Go and Sin no More
Let’s talk about sin. We don’t talk about sin enough, I’ve noticed. We’re very slack that way. Very lax. Very slothy and loose and – well – sinful. So let’s give it a look-see.
First let’s see what a godless philosophy type has to say about it.
…ideas of right and wrong can be entirely separated from ideas of what is sinful. Aristotle, for example, thought of good and bad in terms of what allowed human beings to flourish as rational animals, with no reference to God’s will. Whereas sin separates us from the divine, doing wrong separates us from our true natures or our fellow humans.
Got it. Okay. Sin separates us from the divine, so for those of us who don’t think the divine is actually there (or divine if it is there, in fact if it is there it’s a right bastard, so separation from it is just what we want, as far off as possible, please), sin separates us from an empty signifier, so it turns out we don’t need to talk about it much, because there’s nothing much to talk about. Got it. Now let’s see what a goddy type has to say about it.
Julian Baggini’s article on sin (G2, May 9) misunderstands the significance of sin. There is in fact no distinction to be made between doing something contrary to God’s will, and doing something contrary to our own good. The Aristotelian guiding principle of human happiness, to which Baggini refers, is not intrinsically without reference to God’s will – if human beings have been created by God, then the happiness of the rational animal will involve conformity to God’s will, as only God can satisfy the human body and soul.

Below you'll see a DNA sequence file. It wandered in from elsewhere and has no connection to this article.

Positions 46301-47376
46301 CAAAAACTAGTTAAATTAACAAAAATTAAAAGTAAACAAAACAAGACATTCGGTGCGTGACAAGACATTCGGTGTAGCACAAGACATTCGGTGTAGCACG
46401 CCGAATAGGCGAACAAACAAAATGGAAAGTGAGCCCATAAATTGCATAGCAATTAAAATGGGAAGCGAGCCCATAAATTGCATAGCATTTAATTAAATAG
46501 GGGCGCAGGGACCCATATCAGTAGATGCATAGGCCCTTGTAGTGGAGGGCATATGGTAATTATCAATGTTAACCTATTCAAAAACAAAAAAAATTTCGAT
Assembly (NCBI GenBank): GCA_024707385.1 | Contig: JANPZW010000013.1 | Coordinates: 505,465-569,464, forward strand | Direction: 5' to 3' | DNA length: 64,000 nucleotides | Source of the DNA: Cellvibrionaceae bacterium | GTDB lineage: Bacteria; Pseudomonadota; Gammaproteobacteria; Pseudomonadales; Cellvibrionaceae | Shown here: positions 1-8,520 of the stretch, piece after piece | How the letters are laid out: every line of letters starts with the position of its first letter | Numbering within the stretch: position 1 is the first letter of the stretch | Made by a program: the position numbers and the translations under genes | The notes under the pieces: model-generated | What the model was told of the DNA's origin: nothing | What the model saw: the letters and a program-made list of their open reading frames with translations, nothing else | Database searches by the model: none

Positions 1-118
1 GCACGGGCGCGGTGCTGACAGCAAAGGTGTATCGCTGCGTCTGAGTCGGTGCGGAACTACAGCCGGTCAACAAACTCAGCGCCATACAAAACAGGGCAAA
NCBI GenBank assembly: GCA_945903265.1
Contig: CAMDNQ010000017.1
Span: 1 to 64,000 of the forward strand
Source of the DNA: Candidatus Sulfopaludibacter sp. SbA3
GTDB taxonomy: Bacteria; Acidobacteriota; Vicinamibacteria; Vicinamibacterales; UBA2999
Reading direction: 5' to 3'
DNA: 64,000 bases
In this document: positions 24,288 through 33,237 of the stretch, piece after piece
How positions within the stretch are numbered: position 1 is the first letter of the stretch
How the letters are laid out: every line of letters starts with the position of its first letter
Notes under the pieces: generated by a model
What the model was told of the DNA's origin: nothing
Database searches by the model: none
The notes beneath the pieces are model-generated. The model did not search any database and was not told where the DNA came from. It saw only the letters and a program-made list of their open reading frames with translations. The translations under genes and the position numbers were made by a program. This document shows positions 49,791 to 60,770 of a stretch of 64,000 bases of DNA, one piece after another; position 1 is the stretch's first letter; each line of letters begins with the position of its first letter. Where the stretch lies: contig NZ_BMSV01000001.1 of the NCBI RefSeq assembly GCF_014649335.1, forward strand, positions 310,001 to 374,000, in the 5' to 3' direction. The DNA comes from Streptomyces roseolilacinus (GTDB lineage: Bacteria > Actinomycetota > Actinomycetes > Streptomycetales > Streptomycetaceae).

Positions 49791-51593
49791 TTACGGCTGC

Yes, ‘if’. Certainly, ‘if’. Of course, ‘if’. But that’s just it. If. You think the answer to the question implicit in that ‘if’ is yes, but others of us think it is no, so it’s slightly pointless to re-inform us of what follows from answering yes when we in fact answer no. The people who answer yes mostly already take your point (sort of, more or less, perhaps with some leeway), but you’re addressing Julian and the rest of us no-sayers, on whom your argument is wasted, because it relies so heavily on that ‘if’. In fact since our answer to the implicit question is No, we tend to think that the putative conformity to God’s will is in fact conformity to what a long line of church boffins and theocrats have asserted God’s will to be, and we prefer not to conform to that, thanks.